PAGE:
1 person likes this
Posted by philipc
a resident of another community
on Dec 19, 2014 at 4:10 pm

[Post removed.]

16 people like this
Posted by Phil
a resident of Professorville
on Dec 19, 2014 at 4:57 pm

@ Eileen Richardson:
"That approach has helped more than 600 team members "graduate," which means they hold stable jobs and maintain housing on their own. Graduates have moved on to work at grocery stores, pet-cleaning businesses and even for the City of Palo Alto, Richardson said"

Where is proof of your numbers for it is implausible for people to earn enough money working full time at grocery stores or a pet cleaning businesses without being subsidized in some manner.

“Then we see families like Vicky, who are holding down full-time jobs as a substitute teacher, but can’t make ends meet because housing is so expensive.”
Web Link

Ad blitz in transit hubs designed to break homeless stereotypes
By Heather Knight Updated 7:31 pm, Sunday, November 30, 2014
Web Link

How much money did the Downtown Streets Team take in for 2013 and 2014?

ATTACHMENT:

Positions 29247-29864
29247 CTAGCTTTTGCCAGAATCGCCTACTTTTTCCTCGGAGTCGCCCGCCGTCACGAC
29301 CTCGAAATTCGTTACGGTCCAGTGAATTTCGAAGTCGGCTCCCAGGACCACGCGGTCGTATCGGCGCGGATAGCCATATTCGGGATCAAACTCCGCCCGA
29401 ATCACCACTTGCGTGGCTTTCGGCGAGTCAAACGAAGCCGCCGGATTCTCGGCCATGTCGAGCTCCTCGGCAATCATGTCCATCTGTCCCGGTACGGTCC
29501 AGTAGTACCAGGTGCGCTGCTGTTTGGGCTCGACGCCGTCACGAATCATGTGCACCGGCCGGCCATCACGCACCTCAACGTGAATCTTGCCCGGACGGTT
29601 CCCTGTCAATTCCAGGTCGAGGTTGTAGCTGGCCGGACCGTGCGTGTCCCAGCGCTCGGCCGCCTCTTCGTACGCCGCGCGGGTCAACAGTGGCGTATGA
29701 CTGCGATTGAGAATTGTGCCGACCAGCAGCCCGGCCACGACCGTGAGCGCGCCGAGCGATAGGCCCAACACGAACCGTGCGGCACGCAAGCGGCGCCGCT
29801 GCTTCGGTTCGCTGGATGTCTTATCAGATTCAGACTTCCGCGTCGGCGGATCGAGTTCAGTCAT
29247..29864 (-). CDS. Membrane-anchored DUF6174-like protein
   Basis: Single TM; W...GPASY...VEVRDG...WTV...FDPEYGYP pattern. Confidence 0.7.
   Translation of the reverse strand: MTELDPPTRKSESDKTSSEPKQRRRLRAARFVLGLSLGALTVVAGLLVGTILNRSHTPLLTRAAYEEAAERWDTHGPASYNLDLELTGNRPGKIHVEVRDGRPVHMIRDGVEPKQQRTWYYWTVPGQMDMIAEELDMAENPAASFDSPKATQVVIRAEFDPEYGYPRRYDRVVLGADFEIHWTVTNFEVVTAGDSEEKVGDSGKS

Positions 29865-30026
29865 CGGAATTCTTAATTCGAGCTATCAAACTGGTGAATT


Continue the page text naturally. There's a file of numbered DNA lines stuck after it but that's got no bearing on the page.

How much money was spent on staff?
How much money went to DST's clients?
How many of your clients were forced to participate in your program in order to avoid jail time for petty offenses?

9 people like this
Posted by Streetwise preacher
a resident of Professorville
on Dec 20, 2014 at 2:50 pm

The truth is always stranger than fiction, and much more interesting.
Yet the truth is rarely reported in any news publication. This article is no
exception to that, it is clearly biased and fictional.
A "reporter" digs for the information using several sources, Jennah Feeley
I think you need to "study" journalism. You have half the story, where is the other half the story? Phil has asked questions, what he is asking is
"where is the proof? where is the accountability? It was NOT forthcoming from Eileen Richardson [portion removed..
So, getting to the "dignity" part of rising out of homelessness, I have been there, done that. I can testify that the label "homeless" is not swift
to wash away. Human dignity is not for sale, nor is it gotten by wearing some yellow shirt. Human dignity originates in the mind and soul, and circumstances can not impair it.
For the Bible states; "such as a man (or woman) thinks, That is what He is".
The "team member" idea was stolen from Wal-Mart, the corporation that has the worst Human Rights violations of any business.
So, Eileen Richardson, how about making public the documentation proving